“If you’re looking for a return that’s likely to be better than a term deposit over a shorter investment timeframe, then a conservative fund might be suitable for you if you can’t afford to have large movements in your account balance. Whereas if you’ve got some time on your side, then a growth fund might be better suited.”
Risk and reward
As a result of low interest rates (as well as the economic uncertainty of Covid-19, ongoing housing unaffordability, and a burgeoning community of online investors), many people have turned to other channels for growing their savings – mostly through the stock market. Thanks in large part to the rise of DIY investment platforms, millions of amateur investors around the world have been able to take part in a form of investing that promises to be a faster, more aggressive way of accumulating wealth.
While the payoffs of stock market investing can be huge, so too can the losses. It’s one of the riskiest forms of investing out there and often involves a level of due diligence that not everyone is going to be willing or able to take on. The same goes for newer assets such as cryptocurrencies which, despite their growing mainstream adoption, remain volatile and unpredictable.
“When you make a decision to purchase shares in a company, it should be a deliberate, well thought out decision because if you get it wrong, there’s a potential to lose a substantial amount of money,” says Calder.
“One of the things that makes me nervous is when I hear people saying they bought stock based on just word of mouth and what other people are doing. They’re not actually researching why they’re purchasing stock in a company.”
With historically higher returns than savings accounts and term deposits, and generally lower amounts of risk than pure stock market investing, managed funds can be an ideal option for people looking to make their money work harder and grow faster – all without the need to read annual reports or worry about portfolio diversity.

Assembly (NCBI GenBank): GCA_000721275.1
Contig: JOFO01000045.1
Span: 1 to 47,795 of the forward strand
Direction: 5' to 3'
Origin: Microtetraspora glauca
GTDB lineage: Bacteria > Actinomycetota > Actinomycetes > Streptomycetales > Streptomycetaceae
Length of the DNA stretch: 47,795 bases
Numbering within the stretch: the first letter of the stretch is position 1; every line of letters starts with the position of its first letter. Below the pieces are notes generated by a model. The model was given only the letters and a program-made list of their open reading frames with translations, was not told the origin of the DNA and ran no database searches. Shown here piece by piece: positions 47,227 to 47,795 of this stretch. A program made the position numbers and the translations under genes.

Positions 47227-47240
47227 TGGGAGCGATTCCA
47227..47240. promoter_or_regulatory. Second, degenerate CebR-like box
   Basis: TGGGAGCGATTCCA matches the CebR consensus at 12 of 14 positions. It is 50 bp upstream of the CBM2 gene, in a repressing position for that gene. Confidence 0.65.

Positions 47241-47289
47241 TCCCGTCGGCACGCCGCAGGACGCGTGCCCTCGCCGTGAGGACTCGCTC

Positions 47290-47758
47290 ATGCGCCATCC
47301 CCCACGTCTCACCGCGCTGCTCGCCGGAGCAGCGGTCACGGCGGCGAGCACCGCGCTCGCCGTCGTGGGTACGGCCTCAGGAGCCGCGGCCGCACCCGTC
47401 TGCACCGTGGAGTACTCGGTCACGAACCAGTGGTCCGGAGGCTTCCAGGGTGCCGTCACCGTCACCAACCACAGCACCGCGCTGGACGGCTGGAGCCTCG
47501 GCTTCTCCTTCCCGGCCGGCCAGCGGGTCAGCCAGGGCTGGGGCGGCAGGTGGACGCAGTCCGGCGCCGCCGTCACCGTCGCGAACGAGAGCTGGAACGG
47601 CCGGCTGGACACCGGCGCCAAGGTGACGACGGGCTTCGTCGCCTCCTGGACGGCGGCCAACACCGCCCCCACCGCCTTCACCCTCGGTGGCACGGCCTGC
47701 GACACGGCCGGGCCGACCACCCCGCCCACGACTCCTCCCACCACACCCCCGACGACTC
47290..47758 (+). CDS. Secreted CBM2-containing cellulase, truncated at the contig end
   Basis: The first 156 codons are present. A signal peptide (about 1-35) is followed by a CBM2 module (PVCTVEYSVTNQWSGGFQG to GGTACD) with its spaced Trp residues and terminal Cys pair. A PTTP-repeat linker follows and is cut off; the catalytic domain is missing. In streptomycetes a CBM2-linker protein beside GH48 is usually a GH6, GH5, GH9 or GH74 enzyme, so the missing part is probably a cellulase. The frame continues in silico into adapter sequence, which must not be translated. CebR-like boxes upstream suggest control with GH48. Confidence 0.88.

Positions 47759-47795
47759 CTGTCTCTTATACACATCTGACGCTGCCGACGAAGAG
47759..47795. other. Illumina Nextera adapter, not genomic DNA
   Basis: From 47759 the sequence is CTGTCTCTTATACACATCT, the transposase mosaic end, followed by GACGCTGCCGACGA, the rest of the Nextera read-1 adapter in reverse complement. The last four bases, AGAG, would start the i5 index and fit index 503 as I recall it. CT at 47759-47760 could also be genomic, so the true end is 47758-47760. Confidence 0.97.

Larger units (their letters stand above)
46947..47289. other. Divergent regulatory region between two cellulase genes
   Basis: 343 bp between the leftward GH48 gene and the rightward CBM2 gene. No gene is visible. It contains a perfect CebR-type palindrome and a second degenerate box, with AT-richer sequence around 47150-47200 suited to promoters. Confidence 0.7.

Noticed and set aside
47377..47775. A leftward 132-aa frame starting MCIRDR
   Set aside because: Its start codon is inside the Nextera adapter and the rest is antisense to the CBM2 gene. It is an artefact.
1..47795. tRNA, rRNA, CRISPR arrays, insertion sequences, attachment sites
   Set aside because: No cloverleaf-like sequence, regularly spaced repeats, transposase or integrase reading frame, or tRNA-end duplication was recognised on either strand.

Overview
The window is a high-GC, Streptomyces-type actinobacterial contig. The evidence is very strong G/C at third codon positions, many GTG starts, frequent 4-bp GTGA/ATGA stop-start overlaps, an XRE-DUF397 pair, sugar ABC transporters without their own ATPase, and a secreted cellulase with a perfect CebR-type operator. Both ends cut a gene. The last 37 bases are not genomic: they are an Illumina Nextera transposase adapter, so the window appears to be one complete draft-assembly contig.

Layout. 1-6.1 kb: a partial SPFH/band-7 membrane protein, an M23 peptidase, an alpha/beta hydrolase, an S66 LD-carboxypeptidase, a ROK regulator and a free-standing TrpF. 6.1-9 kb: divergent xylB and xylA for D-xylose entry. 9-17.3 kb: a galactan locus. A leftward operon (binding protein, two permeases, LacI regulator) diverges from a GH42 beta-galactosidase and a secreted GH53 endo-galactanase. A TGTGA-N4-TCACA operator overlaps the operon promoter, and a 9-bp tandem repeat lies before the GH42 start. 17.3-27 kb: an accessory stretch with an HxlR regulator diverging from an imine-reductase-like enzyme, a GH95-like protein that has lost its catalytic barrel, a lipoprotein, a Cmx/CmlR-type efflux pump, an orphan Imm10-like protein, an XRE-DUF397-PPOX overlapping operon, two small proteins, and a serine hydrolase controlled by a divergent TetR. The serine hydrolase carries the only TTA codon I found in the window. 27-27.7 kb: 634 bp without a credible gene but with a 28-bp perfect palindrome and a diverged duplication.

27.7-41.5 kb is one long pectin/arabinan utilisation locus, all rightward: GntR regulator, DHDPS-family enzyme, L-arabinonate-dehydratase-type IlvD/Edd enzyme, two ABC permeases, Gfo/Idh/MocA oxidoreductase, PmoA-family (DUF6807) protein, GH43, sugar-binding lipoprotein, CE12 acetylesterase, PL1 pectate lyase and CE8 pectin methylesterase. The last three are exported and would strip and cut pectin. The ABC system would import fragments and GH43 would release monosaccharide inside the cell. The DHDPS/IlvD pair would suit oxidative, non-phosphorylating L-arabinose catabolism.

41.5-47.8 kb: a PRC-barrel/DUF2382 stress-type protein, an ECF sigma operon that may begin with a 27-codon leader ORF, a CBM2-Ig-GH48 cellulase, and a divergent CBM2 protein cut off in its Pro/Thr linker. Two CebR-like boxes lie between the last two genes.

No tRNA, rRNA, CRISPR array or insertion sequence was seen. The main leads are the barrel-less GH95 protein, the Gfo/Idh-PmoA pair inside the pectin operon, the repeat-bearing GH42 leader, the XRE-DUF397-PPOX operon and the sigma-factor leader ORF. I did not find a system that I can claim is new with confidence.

Calder says managed funds can be a great option for people with strong savings who may not yet have access to the property market or personal financial advice. For those with some financial security, managed funds can be a powerful way to allow their money to make money.
But that’s not to say there’s no risk in managed funds. That’s particularly the case in a growth fund, which is primarily made up of stocks, and growth investors should be prepared for their account balances to go up and down at any time. The safety net that managed funds provide is in their diversity, meaning your money is spread over many different assets. That makes it easier to manage any risk that might come up from a bad investment.
“You need to think about how you would feel if you did see your balance go down. Would that sit comfortably with you? Would you be prepared to ride out the storm and give it a chance to recover?” says Calder.
“Don’t just look at the returns and which fund has the highest. You really need to take a step back and think about your attitude to risk, what you’re saving for, when you need that money, and then work back from there to choose the fund that works for you.”
* Numbers calculated using the two-year annualised return for the period to 31 May 2021 after fees, and before tax / the average two-year term deposit rate as at May 31, 2019 with interest compounding quarterly, before tax. Kiwi Wealth is the issuer and manager of Kiwi Wealth Managed Funds and reminds investors that past returns are no guarantee of future returns. A copy of the PDS can be obtained here.
This content was created in paid partnership with Kiwi Wealth. Learn more about our partnerships here.